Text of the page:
Chatting with friends, taking photos, sharing videos, checking emails: the smartphone is always with you. Nevertheless, younger people in particular are making less and less calls. Why actually?
The list is descending: 14 minutes browser, 10 minutes Instagram, 5 minutes pedometer, 3 minutes Whatsapp. Phone: one second. What Tobias Lang’s smartphone recorded in terms of usage times on a Monday until midday is not representative. The 29-year-old is a journalist, so making calls is part of his job – actually. Despite this, he is still reluctant to pick up the phone. Especially when someone calls.
When it came to making a reservation in a restaurant, Lang used to let others pick up the phone. And acquaintances sometimes still have to ring the bell several times before he decides to answer. Even at work, he sometimes ignores callers and prefers to wait for an email. “It pulls me out of what I’m doing right now, I have to get involved with a person,” Tobias Lang explains his displeasure. “Sometimes I just don’t feel like it.”
Young people lack practice
Tobias Lang isn’t the only one who considers telephoning to be one of the unpleasant activities in life. Some people even develop outright panic attacks when a phone call is imminent. And young people in particular are apparently simply lacking in practice.
A study by the IT industry association Bitkom from 2017 shows that more than three quarters of young people use Messenger or SMS to keep in touch with their friends. Face-to-face interviews came in second, with only a good third of those surveyed using the phone.
“Young people actually have more problems than they used to,” says Uschi Schöllhammer. She is a telephone trainer, and through her institute in Bamberg she gives courses for employees in switchboards, in customer service or for trainees. The qualified psychologist explains the phone shyness as follows: “The situation is difficult for many because it requires absolute mental presence.” This is different with a written exchange. You can read e-mails, text or chat messages again and take your time with the answer. You have to react immediately on the phone.
In addition, callers cannot see the person on the other end of the line. “That makes telephoning a bit disturbing,” says Schöllhammer. If the person you’re talking to doesn’t answer, you can’t tell if he’s annoyed, inattentive, distracted – or just didn’t understand. The good news: telephoning can be practiced. Even if there are deeper reasons behind the fear of calls.
Symptoms like a panic attack
Christine Rummel-Kluge always has to deal with people for whom phone calls are a real problem. “Cold sweat, palpitations, dry mouth – symptoms like a panic attack,” says the doctor, who heads a special outpatient clinic for anxiety disorders at the University Hospital in Leipzig, describing the problems of her patients.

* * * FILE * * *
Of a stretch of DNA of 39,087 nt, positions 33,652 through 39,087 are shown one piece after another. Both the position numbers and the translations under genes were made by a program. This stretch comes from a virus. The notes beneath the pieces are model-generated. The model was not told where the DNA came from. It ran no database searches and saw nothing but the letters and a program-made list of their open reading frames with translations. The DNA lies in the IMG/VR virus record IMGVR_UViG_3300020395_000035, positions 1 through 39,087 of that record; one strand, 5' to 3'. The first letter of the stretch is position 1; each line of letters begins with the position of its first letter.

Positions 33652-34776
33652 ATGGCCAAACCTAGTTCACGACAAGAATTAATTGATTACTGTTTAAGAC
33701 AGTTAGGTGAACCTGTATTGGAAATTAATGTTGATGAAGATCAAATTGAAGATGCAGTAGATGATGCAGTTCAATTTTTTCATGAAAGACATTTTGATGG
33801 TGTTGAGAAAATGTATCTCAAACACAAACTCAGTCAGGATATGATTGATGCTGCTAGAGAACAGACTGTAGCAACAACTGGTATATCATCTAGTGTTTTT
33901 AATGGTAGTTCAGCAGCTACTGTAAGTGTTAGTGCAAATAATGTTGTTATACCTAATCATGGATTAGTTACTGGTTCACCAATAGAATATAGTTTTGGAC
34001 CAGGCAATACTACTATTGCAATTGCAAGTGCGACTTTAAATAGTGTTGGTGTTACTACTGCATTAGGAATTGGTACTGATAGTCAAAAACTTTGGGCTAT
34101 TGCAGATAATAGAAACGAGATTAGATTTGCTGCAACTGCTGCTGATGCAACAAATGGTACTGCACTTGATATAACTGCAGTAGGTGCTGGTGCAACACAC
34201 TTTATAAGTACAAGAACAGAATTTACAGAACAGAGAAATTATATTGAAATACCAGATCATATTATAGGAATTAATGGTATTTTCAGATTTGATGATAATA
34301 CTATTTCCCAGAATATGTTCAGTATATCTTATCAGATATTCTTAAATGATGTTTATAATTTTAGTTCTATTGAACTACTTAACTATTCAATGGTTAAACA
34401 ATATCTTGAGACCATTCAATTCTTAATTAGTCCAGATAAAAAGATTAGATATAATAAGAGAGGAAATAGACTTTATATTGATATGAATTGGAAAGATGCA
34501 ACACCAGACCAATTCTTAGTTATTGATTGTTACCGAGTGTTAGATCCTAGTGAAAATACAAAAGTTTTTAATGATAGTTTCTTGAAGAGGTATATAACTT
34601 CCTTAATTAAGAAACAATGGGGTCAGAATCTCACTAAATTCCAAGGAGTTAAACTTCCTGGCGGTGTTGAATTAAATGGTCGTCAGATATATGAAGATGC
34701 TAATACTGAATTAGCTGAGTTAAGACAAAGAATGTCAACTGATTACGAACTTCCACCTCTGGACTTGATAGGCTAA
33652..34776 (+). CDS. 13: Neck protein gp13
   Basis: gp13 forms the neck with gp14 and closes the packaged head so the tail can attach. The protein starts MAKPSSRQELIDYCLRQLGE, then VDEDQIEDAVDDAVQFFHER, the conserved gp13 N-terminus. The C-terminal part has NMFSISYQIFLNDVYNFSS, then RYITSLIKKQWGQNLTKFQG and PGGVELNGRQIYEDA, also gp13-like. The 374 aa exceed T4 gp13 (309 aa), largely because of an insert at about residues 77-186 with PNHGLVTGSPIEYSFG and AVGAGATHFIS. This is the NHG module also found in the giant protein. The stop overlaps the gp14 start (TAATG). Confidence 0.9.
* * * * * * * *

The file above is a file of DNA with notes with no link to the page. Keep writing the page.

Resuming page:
Such cases are not uncommon, they usually occur in the context of social phobias, says Rummel-Kluge. Although terms such as telephone or telephony phobia appeared again and again, this is not a disease in its own right.
In principle, it is about the fact that direct communication costs those affected a lot of effort. “A patient had to complain because her heating wasn’t working and was afraid of saying something wrong,” says Rummel-Kluge. Such people then prefer to write an e-mail or let acquaintances take the call.
But that only makes the situation worse in the long run. “The hurdle only gets smaller if you practice,” says Christine Rummel-Kluge. For example, clinics offer training in social skills. Critical situations can be acted out in role-playing games. The doctor advises that friends, relatives or colleagues should also offer help rather than take everything away from the other person.
Write down important information beforehand
This can be done through encouragement, by practicing difficult conversations, slipping into the role of the landlord or the angry customer and then giving constructive feedback. But for many it is already helpful if you simply take them seriously.
“What bosses sometimes do wrong: they register employees for telephone training without informing them beforehand,” says psychologist Schöllhammer. Above all, this is how you get a sick note on the day in question.
If the excitement before a call increases, you can prepare well with pen and paper, explains Schöllhammer. You should write down important messages beforehand, as well as the name of the person you are talking to, the topic or your own concern. In difficult situations, pre-formulated answers are a lifeline, for example: “I’ll find out more and call you back.”
Important: Mistakes can happen, not every phone call has to go perfectly, says Schöllhammer. “Better five bad ones than none at all.” Otherwise the fear of a phone call will only increase. The psychologist also advises smiling and concentrating on breathing. “It puts you in a different mood.”
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